“Wheat growers can’t look to the calendar date this year to judge their crop’s growth stages simply because it’s been so warm recently,” she said. “We haven’t seen a year like this in recent times, so our recommendation is for growers to go out and check their wheat plants to judge their growth stages.… Continue reading

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USDA launches $41 million initiative to improve water quality for Western Lake Erie Basin

Agriculture Secretary Tom Vilsack announced that USDA’s Natural Resources Conservation Service (NRCS) will invest $41 million in a three-year initiative to support the work of farmers in Ohio, Michigan and Indiana to improve water quality in the Western Lake Erie Basin (WLEB). The initiative helps farmers and ranchers implement science-based conservation measures to reduce runoff from farms entering the region’s waterways.

NRCS Chief Jason Weller unveiled the initiative at an event with partners and stakeholders from the region at Maumee Bay State Park in Toledo. This initiative will expand conservation and financial assistance opportunities available to WLEB farmers and ranchers who want to take additional steps to improve the quality of the water feeding the Lake. This funding is in addition to the $36 million the Agency has already planned to make available in the basin through the 2014 Farm Bill, for a combined three-year investment of $77 million to improve water quality and support sustainable production in the Basin.… Continue reading

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Planning for high yielding soybeans

When planning for the upcoming growing season, it can be easy to focus more energy on corn production as it has traditionally been the more intensively managed crop. However, producers who put in the effort to manage their soybean crop have proven it is possible to attain high yields of 70+ bushels per acre. Below are some tips for planning to produce high-yielding soybeans in 2016.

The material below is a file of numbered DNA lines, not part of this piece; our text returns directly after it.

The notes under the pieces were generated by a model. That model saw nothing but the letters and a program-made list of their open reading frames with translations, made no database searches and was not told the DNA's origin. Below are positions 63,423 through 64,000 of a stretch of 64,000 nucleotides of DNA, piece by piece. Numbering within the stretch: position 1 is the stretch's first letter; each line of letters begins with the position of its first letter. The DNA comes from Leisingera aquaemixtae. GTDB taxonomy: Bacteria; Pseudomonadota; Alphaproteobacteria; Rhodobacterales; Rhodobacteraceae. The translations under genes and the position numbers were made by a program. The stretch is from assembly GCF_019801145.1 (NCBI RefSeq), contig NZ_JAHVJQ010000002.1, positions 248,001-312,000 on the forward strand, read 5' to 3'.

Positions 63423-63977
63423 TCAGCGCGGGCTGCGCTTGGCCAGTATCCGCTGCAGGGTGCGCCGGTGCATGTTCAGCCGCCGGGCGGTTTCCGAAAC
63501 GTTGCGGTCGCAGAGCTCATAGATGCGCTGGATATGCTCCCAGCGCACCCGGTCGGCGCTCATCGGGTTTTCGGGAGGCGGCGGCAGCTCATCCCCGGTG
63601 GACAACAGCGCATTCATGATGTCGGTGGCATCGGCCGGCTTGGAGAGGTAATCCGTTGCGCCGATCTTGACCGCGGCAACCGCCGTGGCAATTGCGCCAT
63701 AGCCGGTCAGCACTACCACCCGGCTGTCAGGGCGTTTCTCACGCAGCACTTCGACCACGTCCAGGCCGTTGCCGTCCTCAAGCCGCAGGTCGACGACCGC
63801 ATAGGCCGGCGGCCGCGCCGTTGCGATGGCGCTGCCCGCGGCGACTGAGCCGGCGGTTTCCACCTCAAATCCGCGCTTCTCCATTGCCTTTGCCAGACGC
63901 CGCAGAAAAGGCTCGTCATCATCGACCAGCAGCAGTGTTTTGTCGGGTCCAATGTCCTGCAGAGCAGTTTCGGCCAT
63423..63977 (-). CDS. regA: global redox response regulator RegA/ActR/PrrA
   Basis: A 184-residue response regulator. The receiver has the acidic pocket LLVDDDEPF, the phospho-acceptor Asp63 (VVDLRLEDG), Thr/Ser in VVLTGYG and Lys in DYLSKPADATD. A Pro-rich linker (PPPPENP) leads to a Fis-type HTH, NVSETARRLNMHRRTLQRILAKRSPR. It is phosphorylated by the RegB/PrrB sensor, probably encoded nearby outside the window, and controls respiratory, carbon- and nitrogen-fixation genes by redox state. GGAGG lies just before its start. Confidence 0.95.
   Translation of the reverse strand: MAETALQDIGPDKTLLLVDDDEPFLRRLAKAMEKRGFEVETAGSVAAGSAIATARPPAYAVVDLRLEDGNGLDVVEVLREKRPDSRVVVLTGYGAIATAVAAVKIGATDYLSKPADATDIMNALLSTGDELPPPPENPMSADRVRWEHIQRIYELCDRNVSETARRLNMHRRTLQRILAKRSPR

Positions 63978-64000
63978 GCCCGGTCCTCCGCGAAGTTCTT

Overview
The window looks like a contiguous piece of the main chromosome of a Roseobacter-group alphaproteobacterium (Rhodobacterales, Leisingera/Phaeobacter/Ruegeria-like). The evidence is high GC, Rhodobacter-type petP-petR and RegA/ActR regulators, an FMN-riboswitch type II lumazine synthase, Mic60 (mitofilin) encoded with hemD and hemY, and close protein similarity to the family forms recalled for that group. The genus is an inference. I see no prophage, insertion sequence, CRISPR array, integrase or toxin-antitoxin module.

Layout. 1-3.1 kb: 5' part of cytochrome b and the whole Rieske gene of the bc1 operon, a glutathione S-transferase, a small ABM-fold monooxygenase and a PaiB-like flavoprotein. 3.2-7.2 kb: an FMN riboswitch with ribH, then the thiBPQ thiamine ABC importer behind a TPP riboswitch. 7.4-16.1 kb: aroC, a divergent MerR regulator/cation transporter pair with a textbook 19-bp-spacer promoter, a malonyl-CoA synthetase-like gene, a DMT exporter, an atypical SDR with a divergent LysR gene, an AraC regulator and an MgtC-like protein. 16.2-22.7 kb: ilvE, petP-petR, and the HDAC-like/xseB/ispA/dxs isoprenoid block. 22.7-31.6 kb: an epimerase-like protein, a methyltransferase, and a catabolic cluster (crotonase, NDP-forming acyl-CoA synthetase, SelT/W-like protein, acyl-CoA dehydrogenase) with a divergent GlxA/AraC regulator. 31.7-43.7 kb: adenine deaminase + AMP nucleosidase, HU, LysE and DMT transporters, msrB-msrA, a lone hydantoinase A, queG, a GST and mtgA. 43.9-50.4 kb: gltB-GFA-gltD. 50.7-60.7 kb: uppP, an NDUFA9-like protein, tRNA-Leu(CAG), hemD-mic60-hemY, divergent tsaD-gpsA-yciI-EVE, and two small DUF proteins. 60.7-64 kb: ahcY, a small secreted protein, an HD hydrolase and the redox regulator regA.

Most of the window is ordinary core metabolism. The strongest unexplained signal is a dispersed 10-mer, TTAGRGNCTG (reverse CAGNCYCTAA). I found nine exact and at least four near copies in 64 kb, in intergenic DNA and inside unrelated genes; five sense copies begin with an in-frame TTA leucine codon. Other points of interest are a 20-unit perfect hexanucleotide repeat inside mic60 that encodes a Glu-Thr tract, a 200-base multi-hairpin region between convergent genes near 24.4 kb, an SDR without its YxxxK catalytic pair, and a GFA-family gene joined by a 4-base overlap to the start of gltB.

• Quality seed: Planting the right seed sets the stage for the entire growing season. Growers should plant genetics with high yield potential. Choose varieties that have been tested at several locations and across multiple years. Growers should choose varieties adapted to their soil types and management practices. As with corn, choosing varieties with strong disease packages and agronomic traits with aid in achieving higher yields.

• Planting date: University research has proven that timely, early planting is one way to increase soybean yields. As with corn, planting soybeans by early May improves yield potential.  … Continue reading

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ODPA Spring Meeting April 11

Dairy farmers from across the state are invited to attend the ODPA Spring Meeting to hear from Domino’s Chief Marketing Offi­cer Joe Jordan about their success in partnering with your dairy promotion program, how dairy and pizza are intertwined, and how we have and must continue working together to grow dairy sales.

Why? We know that consumers today are further removed from agriculture, more interested in where their food comes from, and more confused than ever given the often conflicting information with which they are bombarded.